As an expert on treehopper insects (Membracidae) I am motivated to participate by the ability through iNat to encourage interest in my group and develop some level of expertise in those that take an interest. When there are species-level IDs that are unfounded, I often make comments explaining why, sometimes say which body parts need to be visible, and provide links to revisions available online. As observers improve, this lightens the burden on me. I am not dissuaded by the occasional visitors because as was said earlier that will always be a fact of life in an open community. Through iNat I get another direct benefit: having so many eyes out there turns up unusual things. I often see photos useful for my own scientific publications and have found almost all observers to generously give me permission to use them. Sometimes when I see a new species I asked them to try to collect some, and have even been mailed specimens so that I can describe them. Taking the time to create a guide is excessive for me; I’d rather continue with my publications because there are so many that remain undescribed.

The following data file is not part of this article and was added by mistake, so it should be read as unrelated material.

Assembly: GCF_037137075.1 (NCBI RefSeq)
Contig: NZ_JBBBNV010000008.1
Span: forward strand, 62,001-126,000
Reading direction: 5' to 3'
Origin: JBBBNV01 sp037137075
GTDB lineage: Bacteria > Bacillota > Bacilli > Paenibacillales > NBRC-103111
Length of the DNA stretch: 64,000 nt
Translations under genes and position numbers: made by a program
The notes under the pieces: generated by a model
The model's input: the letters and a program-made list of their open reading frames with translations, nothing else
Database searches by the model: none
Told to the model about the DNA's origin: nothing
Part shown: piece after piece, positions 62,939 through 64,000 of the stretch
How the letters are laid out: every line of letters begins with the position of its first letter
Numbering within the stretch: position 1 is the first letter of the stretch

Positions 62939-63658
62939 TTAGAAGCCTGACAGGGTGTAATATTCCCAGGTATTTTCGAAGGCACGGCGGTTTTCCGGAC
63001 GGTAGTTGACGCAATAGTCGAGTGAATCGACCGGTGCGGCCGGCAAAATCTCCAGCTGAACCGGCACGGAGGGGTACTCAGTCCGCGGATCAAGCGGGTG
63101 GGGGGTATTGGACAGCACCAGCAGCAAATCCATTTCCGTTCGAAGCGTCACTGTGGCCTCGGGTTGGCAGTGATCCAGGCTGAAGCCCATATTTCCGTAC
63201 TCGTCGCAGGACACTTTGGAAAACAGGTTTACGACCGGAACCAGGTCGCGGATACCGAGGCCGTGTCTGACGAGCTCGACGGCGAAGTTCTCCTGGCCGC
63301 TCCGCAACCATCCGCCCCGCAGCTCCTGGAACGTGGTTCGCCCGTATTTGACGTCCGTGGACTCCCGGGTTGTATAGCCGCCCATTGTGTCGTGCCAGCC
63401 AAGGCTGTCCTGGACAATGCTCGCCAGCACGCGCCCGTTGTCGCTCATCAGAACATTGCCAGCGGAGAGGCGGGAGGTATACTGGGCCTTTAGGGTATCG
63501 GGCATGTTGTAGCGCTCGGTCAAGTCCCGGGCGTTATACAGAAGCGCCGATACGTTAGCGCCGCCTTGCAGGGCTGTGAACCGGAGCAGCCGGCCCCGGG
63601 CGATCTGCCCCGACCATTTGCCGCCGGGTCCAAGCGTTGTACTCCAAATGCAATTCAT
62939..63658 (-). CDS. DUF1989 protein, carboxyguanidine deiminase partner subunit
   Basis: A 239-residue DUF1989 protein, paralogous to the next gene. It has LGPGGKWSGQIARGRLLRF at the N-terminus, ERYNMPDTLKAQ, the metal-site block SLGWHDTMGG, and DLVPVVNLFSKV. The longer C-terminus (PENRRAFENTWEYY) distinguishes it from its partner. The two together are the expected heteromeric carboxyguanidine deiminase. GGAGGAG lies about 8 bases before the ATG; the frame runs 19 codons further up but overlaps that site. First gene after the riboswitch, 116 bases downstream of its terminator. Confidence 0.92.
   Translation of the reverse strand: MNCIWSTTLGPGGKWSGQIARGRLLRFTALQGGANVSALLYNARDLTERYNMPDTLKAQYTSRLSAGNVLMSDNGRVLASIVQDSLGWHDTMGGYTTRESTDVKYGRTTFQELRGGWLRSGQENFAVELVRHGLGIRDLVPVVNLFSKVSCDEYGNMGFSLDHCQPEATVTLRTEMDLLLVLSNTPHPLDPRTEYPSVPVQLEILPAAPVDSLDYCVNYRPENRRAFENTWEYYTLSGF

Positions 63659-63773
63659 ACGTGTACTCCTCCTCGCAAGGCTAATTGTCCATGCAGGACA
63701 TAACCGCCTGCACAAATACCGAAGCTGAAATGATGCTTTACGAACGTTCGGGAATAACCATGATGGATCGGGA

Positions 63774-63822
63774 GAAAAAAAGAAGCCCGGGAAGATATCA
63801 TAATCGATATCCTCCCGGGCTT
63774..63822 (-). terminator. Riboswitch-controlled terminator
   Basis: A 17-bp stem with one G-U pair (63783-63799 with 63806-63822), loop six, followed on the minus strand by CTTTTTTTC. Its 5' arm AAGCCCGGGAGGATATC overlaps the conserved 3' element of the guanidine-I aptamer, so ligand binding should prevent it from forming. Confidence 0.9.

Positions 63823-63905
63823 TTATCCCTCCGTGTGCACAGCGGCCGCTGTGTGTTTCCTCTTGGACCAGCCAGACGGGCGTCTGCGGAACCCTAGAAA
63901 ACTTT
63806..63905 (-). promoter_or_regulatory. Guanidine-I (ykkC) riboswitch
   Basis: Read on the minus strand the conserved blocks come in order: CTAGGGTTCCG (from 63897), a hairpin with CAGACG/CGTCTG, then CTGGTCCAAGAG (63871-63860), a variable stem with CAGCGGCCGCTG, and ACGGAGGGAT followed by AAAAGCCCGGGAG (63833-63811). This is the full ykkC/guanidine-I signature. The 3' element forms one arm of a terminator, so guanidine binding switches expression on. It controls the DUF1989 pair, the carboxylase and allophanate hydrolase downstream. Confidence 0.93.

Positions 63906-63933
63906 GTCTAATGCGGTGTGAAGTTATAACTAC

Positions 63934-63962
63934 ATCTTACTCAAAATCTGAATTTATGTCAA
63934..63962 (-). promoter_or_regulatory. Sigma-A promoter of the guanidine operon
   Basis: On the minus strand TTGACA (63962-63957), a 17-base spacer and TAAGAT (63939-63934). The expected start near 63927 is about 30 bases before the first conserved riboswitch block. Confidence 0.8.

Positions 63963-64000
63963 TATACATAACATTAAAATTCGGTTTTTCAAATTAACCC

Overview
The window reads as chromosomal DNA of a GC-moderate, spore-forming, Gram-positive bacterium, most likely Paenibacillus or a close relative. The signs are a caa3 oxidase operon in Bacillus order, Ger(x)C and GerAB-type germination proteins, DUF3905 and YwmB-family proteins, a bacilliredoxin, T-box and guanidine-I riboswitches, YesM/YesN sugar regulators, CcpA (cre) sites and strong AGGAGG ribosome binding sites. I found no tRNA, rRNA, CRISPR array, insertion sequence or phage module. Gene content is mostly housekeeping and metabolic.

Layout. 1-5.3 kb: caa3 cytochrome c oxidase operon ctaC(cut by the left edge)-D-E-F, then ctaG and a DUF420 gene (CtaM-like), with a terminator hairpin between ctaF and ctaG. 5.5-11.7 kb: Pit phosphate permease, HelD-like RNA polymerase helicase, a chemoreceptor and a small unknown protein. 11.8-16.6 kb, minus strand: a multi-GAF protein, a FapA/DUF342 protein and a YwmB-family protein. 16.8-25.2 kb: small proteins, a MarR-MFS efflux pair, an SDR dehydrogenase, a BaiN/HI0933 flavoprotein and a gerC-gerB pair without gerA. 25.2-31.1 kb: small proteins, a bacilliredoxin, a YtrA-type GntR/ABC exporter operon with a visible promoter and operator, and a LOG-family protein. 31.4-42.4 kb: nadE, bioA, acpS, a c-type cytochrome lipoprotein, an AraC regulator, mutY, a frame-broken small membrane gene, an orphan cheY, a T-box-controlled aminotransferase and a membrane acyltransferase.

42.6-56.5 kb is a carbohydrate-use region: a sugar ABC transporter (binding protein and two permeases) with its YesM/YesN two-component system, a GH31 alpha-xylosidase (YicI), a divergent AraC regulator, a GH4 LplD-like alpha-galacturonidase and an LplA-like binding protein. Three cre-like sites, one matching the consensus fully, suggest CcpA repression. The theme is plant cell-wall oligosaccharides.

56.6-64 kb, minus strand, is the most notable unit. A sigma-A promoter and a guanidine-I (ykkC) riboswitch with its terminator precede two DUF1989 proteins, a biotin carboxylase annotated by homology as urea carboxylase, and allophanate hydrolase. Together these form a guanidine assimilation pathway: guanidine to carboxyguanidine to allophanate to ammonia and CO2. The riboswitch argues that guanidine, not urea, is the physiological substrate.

I agree with most of the ideas shared so far, i am not an expert, so this is just my opinion as an amateur user. I think that the most important thing (and i believe, the easiest) is to make clear to all non-experts users, that never or almost never should they make a species-ID, instead they should be encouraged to reach an order or family level at most. Unless they know something oabout the particular taxon and are very sure.

I also believe that the guides are double-edged swords, since promote the misclassification of rare species as common species who look alike, as was said above.